Star Wars has been a source of controversy for many folks in recent memory, but with Disney+’s opening and The Mandalorian’s premiere, I believe we’ve come to the bridge that will bring fans of the original and sequel trilogies together. Taking place 5 years after Return of the Jedi, The Mandalorian explores new territory in the Star Wars universe while paying tribute to its roots.
I could spend this entire review enumerating all of the many visual cues from the original and sequel trilogies, as well as the anthology films, but I think it’s much more fun for you to figure those out for yourself (leave me your favorite in the comments). I will, however, highlight just a few examples that play out in the first minutes of the pilot.
The Mandalorian opens with a Mos Eisley-style bar fight on a snowy planet not unlike Hoth, paying homage to A New Hope and The Empire Strikes Back. Then with the passing mention of “Life Day”, we have a tiny Easter egg for the Star Wars Holiday Special, which is not at all canon, but hilarious nonetheless. Even the Mandalorian’s double-pronged blaster rifle is something seen in the very first appearance of Boba Fett, the Star Wars Holiday Special. This is not even to mention the Mandalorian storing his prisoners in carbonite, something that hearkens back to our favorite loveable rogue, Han Solo, being stored and toted about in carbonite.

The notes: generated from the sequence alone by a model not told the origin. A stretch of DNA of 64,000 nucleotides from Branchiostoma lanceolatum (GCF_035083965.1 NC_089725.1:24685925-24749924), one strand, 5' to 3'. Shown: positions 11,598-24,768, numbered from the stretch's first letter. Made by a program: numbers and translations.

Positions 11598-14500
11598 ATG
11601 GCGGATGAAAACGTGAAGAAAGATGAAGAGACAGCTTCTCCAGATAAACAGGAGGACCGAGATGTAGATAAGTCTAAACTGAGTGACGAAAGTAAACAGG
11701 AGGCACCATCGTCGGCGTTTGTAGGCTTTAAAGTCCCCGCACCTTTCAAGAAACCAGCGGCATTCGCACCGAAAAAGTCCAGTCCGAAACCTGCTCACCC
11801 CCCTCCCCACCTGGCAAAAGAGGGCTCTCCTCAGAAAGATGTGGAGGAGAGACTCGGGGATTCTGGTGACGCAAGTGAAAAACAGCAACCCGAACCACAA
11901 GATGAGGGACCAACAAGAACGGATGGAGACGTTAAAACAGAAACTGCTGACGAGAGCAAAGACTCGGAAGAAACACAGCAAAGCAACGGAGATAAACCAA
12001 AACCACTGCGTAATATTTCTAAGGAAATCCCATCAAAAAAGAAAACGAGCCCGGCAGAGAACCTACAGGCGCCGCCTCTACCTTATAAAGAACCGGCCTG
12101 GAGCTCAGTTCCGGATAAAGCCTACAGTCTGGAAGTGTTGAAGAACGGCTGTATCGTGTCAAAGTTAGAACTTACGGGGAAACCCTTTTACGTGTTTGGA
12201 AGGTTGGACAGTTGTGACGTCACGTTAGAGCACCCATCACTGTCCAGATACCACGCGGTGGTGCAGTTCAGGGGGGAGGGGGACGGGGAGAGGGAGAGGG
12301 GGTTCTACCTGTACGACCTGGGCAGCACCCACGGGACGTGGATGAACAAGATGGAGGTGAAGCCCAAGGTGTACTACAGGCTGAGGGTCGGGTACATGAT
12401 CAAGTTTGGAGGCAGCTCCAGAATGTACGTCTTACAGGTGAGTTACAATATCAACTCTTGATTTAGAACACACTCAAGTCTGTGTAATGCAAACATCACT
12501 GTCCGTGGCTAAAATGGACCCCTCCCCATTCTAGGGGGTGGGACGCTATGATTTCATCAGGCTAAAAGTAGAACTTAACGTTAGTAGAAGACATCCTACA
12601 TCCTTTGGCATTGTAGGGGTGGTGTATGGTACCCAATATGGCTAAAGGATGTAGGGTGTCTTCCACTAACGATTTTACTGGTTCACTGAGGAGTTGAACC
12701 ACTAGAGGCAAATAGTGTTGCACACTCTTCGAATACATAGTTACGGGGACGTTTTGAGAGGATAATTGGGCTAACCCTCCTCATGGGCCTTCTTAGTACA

When I was in grad school, I was fortunate enough to take a class on the history of Star Wars and its influence on film and the science fiction and fantasy genres as a whole (who else do you know that can say that?). One of the topics we discussed is the theory of Star Wars as a silent film, meaning that it is possible to watch Star Wars on mute with no subtitles and still have a pretty fair idea of what’s happening solely through the visuals. The Mandalorian follows this theory fairly well. Put your phone in the other room while watching this show, friends. You’ll miss a lot if you don’t.
As far as performances, we’ve got a lot of creatures and actors in masks. It’s a challenge for an actor to emote when one cannot rely on facial expressions. However, that is not a weakness for the actors involved in the series. The body language, combined with the visual storytelling all lend themselves to this compelling prologue to the first live-action Star Wars series.
Overall, The Mandalorian does something that Star Wars does well–it is extremely intertextual and genre-bending while also telling its own unique story. Think of The Mandalorian as a space western. However, I feel by the end, we’ll have much more than just a space western. I’m getting hints of a post-war dystopia, in addition to a space western. I certainly wouldn’t be surprised if other genres crept in as well. With only 8 episodes in total, I’m anticipating much more exposition in the second episode. I’ll sign off this review by saying that I’m eagerly awaiting episode two on Friday. Also:
I have spoken.
The second episode of The Mandalorian airs on November 15, 2019 on Disney+.